Supply Chain Council Releases Supply Chain Operations Reference (SCOR®) Model 10.0

Supply Chain Council Releases Supply Chain Operations Reference (SCOR®) Model 10.0, Introduces People Skills to Take Inefficiencies and Guesswork Out of Staffing

Latest update of supply chain management framework features HTML option for members and opens access to nonmembers

Supply Chain Council (SCC) has released the latest version of its Supply Chain Operations Reference (SCOR®) model 10.0. The release features three firsts for the framework for global supply chain management:

  1. Version 10.0 introduces people skills requirements to help organizations build supply chain competency and career paths.
  2. SCC members may access and use an HTML online format of the SCOR model to provide flexibility for searching and modeling.
  3. Supply chain managers whose organizations are not yet members of SCC may purchase copies of the print edition of the SCOR model.

The SCC website features a free, downloadable SCOR 10.0 overview that provides more detail on the SCOR model 10.0 updates.

Addition of People Skills

In addition to clarifying the supply chain performance metrics, processes, and best practices found in the previous version, the release of SCOR 10.0 introduces detailed employee skill requirements. It outlines training needs and individual performance measures for each of the core process elements. It is designed to help supply chain and human resource leaders find and develop people who have the requisite technical expertise and experience.

"Talented people will be at the heart of supply chains that effectively respond to and capitalize on growth opportunities in an expanding global market," says SCC Research Director Caspar Hunsche. "SCOR 10.0 adds the technical skills, aptitude, and experience required to manage an effective supply chain. The addition allows supply chain leaders to align the skills of their people and organizational structure with their strategic objectives."

Key benefits of the supply chain skills additions include:

  • Ability to accurately match job responsibilities with candidates’ skills and avoid costly hiring mistakes;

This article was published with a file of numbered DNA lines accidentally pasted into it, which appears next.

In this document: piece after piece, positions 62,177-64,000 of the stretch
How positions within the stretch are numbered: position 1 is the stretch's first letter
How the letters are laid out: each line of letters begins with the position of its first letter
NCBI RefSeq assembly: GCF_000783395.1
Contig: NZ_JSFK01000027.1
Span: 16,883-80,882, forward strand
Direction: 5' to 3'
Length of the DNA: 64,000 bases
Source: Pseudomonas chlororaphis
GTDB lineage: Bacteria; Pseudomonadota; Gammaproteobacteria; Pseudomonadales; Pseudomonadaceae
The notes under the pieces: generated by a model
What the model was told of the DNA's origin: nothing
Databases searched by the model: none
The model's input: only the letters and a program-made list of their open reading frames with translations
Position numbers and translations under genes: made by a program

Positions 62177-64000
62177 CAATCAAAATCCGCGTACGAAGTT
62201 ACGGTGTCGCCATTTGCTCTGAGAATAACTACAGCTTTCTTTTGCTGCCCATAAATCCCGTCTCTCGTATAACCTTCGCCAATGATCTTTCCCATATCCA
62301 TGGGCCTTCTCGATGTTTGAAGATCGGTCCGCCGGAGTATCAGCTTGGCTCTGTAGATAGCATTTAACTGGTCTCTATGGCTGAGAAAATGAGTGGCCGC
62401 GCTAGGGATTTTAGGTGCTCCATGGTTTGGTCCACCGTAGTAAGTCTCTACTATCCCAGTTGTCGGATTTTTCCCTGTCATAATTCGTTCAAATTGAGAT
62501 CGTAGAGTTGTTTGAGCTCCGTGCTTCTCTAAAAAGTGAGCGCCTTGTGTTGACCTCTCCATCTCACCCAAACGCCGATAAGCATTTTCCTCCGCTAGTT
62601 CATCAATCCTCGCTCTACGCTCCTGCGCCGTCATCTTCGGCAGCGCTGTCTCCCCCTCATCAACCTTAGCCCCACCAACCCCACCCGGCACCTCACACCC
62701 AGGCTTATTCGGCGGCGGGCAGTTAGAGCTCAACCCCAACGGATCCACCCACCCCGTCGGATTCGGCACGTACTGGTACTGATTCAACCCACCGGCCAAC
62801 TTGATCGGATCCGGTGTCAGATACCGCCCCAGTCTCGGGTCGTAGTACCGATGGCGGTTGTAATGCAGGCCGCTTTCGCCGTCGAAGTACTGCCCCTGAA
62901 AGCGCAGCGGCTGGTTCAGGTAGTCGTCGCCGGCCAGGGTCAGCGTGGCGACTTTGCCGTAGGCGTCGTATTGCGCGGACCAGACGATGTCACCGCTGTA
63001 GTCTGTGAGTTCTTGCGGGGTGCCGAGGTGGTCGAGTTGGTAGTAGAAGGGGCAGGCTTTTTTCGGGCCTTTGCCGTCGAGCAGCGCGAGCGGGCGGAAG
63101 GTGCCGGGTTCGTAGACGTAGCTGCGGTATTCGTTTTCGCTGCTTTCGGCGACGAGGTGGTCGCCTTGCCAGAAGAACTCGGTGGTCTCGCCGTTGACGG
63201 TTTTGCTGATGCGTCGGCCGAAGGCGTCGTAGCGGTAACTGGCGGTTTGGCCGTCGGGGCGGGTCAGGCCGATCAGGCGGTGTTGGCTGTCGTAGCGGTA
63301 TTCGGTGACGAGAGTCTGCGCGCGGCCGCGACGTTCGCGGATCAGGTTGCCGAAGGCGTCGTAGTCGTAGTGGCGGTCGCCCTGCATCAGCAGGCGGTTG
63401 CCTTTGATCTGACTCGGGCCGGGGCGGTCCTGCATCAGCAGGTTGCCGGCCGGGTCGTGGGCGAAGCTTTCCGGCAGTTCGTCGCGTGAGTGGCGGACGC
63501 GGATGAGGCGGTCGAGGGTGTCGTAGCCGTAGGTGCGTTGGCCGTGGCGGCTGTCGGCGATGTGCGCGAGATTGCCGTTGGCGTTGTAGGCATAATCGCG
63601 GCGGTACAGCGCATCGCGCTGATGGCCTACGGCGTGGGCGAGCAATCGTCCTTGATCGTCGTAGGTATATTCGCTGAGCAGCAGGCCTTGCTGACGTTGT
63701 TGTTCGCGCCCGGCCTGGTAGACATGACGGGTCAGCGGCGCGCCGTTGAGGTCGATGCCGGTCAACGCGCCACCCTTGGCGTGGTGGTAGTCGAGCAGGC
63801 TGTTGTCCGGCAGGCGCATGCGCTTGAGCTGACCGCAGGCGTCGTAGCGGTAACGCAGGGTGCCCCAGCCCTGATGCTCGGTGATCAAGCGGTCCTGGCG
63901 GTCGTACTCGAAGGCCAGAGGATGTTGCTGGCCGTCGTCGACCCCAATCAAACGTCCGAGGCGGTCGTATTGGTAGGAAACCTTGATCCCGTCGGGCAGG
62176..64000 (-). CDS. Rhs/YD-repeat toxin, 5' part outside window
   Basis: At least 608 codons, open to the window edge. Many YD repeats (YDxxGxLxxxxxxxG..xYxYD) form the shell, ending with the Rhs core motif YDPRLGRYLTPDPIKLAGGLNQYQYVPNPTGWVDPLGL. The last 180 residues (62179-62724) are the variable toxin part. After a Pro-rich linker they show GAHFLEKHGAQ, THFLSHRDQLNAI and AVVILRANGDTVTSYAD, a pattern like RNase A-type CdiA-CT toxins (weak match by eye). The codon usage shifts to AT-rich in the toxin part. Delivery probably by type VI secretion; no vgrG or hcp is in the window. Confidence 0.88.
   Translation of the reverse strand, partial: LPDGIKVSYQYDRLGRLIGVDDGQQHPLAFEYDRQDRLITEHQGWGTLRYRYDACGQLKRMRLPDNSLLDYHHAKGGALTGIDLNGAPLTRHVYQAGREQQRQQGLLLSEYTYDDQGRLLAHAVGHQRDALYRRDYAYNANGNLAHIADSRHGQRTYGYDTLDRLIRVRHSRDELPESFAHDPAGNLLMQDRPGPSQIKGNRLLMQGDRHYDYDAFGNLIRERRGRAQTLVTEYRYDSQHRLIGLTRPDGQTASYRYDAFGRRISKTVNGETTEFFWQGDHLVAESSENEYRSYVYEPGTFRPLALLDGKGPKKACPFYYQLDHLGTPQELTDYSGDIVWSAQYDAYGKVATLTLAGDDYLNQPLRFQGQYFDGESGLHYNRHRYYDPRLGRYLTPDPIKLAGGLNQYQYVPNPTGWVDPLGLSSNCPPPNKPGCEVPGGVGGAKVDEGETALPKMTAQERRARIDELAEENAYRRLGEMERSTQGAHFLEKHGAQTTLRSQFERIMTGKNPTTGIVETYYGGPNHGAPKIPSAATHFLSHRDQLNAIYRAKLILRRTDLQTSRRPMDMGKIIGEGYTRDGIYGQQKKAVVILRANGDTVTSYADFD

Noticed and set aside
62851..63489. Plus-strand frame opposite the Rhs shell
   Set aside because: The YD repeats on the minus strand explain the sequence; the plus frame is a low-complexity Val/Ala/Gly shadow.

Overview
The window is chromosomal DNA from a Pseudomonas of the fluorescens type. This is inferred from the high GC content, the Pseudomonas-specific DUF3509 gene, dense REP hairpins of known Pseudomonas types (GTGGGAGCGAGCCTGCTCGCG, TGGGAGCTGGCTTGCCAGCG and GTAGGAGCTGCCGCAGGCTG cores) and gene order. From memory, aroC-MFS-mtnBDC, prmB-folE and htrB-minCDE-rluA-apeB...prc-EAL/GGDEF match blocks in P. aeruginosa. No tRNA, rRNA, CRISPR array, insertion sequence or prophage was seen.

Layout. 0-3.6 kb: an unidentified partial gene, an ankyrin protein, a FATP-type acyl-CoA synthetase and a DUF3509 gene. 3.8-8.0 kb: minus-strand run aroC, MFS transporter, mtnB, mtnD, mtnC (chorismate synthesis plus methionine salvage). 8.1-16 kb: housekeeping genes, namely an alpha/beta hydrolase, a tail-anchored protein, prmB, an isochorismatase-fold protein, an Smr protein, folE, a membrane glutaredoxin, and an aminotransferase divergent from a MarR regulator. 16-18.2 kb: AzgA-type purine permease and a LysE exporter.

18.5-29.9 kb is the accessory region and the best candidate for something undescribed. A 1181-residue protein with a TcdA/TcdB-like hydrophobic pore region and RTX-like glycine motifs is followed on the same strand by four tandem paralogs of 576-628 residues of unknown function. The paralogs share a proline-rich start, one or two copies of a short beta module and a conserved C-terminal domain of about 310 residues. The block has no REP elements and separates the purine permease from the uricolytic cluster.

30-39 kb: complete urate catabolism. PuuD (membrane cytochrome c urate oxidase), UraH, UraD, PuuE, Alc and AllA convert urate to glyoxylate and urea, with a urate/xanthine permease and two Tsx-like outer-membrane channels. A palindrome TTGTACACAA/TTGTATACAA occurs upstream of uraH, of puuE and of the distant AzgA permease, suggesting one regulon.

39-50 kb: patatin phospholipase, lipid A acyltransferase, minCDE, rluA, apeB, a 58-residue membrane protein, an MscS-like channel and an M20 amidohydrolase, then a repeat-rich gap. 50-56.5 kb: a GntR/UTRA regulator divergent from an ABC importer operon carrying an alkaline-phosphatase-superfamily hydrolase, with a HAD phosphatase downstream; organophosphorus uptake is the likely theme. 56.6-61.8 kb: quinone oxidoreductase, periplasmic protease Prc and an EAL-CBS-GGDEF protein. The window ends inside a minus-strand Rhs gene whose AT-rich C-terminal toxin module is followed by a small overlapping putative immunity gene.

• Efficient identification of post-merger or post-acquisition skill requirements;
  • Enhanced ability to make outsourcing or in-sourcing decisions; and
  • Preservation of organizational effectiveness and knowledge as large numbers of retirees leave the workforce over the next decade.

Expanded Access for Members, Nonmembers

"We decided to make it possible for supply chain managers from any organization to buy and begin to use SCOR 10.0," says SCC Executive Director Joseph Francis. "In addition to improving supply chain analysis, benchmarking, planning and execution, the framework makes it easier for supply chain partners to communicate. The more organizations that use SCOR, the more efficient and productive everyone will be throughout the supply chain."

The printed version of SCOR 10.0 may be purchased on the SCC website ($150, SCC members may buy print copies at a 50% discount. Every employee of SCC member organizations has free access to the online version of the framework, and may download the electronic documents.

Each refinement of the SCOR model is driven by a collaborative team of practitioners from a cross section of industry, government, and nonprofit organizations that use it daily to analyze and improve their organizations’ supply chain performance. As always, SCC expresses appreciation to the volunteers who participated in the development of the latest SCOR release. Represented companies include: Air Products, Boeing, Ericsson, i2 Technologies, IBM, Lockheed Martin, McCormick & Company, Phillips, Saab Aerotech, Sasol Ltd., Satellite Logistics Group, Sonoco, Sunergos, United Space Alliance, and Wipro.